Making her feature debut with an expanded adaptation of her 2009 short, Gillian Robespierre shows plenty of talent and even more promise in “Obvious Child,” a low-budget comedy attracting as much attention for its subject matter as it is for star Jenny Slate’s breakout performance. Slate plays Donna Stern, a smart, underemployed stand-up comic whose candid onstage disclosures drive away an already unfaithful boyfriend. Reeling from the lost relationship, Donna takes refuge in alcohol and an impulsive one-night stand that leads to unexpected fertilization. The plan to terminate the pregnancy is presented as Donna’s straightforward choice – rare in a genre where the full-term outcomes of “Juno” and “Knocked Up” are the standard.
Robespierre has expressed frustration at the way the movie has been labeled online and in print, stating in a “Variety” interview with Brent Lang that “journalists have used the shorthand ‘abortion comedy,’ but that makes it feel small.” Even so, Donna’s decision becomes the motivating issue in the organization of the film’s narrative chronology, climax, and denouement. Abortion has not been entirely foreign to comedies, satires, and comedy-dramas. “The Last American Virgin” (and “Eskimo Limon,” the hugely popular Israeli movie upon which it was based), “Fast Times at Ridgemont High,” “Citizen Ruth,” “Dogma,” and “Palindromes” all dealt to varying degrees with a topic that industry self-censorship organizations had for years discouraged even mentioning.
As explored by Eve Kushner, Lauren Rosewarne, and many others, the most common abortion trope in popular film is not the depiction of a sympathetic protagonist who chooses the procedure. It is instead the firmly established narrative precedent that “Good Girls Avoid Abortion,” the very name bestowed on the convention in the TV Tropes wiki article on the topic. In two separate “Slate” pieces, Roxanne Khamsi and Amanda Hess note the disproportionate number of TV and movie characters who die as a result of choosing abortion. Historically, the overwhelming majority of screen characters who discover an unplanned pregnancy opt against abortion.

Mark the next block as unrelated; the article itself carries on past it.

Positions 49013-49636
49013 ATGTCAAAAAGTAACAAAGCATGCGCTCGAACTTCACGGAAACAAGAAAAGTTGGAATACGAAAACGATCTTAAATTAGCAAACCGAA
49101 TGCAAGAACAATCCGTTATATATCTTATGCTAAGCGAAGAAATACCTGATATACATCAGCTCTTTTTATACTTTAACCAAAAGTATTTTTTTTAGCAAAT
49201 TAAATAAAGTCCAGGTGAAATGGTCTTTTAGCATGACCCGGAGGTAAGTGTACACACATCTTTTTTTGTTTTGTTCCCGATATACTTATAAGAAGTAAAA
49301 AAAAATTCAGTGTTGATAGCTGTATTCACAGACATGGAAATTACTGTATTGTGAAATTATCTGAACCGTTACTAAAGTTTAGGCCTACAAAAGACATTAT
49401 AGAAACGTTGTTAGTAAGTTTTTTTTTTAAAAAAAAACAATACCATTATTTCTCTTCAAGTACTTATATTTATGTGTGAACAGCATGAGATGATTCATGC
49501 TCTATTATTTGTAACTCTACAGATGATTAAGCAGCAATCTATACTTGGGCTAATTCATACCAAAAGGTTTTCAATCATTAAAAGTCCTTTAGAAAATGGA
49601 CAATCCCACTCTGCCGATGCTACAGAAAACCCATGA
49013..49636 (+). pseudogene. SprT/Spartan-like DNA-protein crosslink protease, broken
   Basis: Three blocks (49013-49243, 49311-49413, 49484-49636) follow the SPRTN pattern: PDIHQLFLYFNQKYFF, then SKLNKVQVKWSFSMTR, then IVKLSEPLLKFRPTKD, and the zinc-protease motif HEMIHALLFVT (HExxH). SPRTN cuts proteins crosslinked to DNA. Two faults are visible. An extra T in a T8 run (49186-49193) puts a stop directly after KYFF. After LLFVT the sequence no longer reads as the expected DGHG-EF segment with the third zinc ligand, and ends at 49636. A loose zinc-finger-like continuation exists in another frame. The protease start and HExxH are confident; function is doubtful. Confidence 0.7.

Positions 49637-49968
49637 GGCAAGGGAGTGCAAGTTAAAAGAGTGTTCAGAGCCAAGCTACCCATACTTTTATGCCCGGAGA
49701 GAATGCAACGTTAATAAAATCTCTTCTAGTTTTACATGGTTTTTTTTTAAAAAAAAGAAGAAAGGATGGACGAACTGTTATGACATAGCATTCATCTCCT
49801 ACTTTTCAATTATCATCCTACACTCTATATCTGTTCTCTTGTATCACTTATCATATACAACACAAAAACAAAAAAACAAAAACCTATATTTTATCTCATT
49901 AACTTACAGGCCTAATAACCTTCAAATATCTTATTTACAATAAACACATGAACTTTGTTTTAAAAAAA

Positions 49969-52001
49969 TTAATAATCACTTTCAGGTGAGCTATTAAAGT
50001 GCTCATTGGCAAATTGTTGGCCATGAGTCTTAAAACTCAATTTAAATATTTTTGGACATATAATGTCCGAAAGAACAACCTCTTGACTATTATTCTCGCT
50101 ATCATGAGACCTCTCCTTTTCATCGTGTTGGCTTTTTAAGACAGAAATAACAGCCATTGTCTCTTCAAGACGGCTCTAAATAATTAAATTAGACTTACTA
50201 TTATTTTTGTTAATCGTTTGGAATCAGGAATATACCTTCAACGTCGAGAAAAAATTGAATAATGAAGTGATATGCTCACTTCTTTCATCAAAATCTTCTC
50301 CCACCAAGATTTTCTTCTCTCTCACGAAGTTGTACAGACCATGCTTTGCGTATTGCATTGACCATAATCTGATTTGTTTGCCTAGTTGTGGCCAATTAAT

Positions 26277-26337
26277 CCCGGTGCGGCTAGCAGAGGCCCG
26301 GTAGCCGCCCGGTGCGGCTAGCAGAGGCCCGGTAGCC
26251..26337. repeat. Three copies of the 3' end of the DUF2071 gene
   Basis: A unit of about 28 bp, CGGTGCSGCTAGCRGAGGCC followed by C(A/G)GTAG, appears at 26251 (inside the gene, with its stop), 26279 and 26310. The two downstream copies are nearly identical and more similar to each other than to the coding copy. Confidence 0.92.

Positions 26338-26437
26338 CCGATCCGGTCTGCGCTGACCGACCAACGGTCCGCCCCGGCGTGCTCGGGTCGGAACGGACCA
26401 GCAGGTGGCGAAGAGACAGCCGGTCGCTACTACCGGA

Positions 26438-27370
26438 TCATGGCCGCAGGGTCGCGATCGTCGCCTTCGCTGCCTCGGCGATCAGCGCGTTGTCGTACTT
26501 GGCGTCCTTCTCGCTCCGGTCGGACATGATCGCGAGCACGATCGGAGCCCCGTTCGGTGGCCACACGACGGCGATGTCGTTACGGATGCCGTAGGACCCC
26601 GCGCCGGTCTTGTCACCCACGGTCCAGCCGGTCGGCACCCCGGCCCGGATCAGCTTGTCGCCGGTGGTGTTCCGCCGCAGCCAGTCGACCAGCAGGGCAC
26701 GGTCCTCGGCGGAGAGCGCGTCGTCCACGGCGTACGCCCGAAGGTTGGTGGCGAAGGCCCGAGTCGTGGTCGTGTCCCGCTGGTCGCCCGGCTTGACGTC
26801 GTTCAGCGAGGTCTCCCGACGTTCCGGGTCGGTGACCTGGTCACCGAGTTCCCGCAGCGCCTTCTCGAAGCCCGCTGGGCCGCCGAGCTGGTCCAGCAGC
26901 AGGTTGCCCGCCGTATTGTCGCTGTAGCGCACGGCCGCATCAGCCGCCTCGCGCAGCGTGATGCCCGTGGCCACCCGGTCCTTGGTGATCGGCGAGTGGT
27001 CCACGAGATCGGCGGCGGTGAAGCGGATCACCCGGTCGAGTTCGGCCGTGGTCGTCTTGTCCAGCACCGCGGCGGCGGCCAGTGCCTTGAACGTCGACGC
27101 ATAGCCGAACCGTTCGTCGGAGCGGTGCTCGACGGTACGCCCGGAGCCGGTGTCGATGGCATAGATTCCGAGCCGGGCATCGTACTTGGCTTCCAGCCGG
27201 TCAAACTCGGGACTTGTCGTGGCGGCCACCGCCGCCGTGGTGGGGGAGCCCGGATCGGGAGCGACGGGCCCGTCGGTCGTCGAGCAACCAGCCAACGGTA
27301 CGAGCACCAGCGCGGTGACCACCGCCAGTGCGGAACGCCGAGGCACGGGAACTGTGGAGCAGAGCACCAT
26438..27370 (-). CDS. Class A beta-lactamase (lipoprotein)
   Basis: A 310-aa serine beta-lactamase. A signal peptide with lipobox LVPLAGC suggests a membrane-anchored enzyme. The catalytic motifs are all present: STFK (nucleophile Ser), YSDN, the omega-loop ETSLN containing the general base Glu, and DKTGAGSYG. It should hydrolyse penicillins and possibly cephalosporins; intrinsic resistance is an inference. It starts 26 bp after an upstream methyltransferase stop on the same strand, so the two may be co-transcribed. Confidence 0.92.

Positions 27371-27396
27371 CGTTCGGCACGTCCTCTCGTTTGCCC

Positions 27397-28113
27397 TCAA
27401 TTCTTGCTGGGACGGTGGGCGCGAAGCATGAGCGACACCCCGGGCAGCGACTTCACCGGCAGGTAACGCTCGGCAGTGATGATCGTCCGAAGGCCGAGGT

Anti-choice viewers will find little to like about Slate’s Donna, whose sense of humor also reveals monumental irreverence about the “human vagina” and its impact on undergarments. The character’s scatological obsession sustains multiple fart and poop jokes. Some gags, like the accidental flatulence that earns one character the nickname “pee farter,” are funnier than others. The screenplay depends on a few contrivances that stretch credulity and would feel more at home in a duller, less imaginative universe. My vote for the worst scene is the revelation that one-night stand Max is a student of Donna’s mother. Max returns a book to her home when Donna happens to be visiting.
Robespierre squeezes every pretty penny out of the licensing fee paid for the Paul Simon song that also gives the movie its title. Featured prominently in the trailer and more than once in the feature itself, “The Obvious Child” underscores one of the best sloppy/goofy underwear dance scenes since Mark Ruffalo and Kirsten Dunst cavorted in “Eternal Sunshine of the Spotless Mind.” While some have speculated on the title song’s meaning in relation to Donna’s pregnancy, the track certainly works as an allusion to the main character’s arrested development and slacker status. No matter what the interpretation, the propulsive, infectious batucada pounded out by Simon’s Bahian collaborators Olodum on the opening tune from “The Rhythm of the Saints” is an inspired pick.
February 21st 2018
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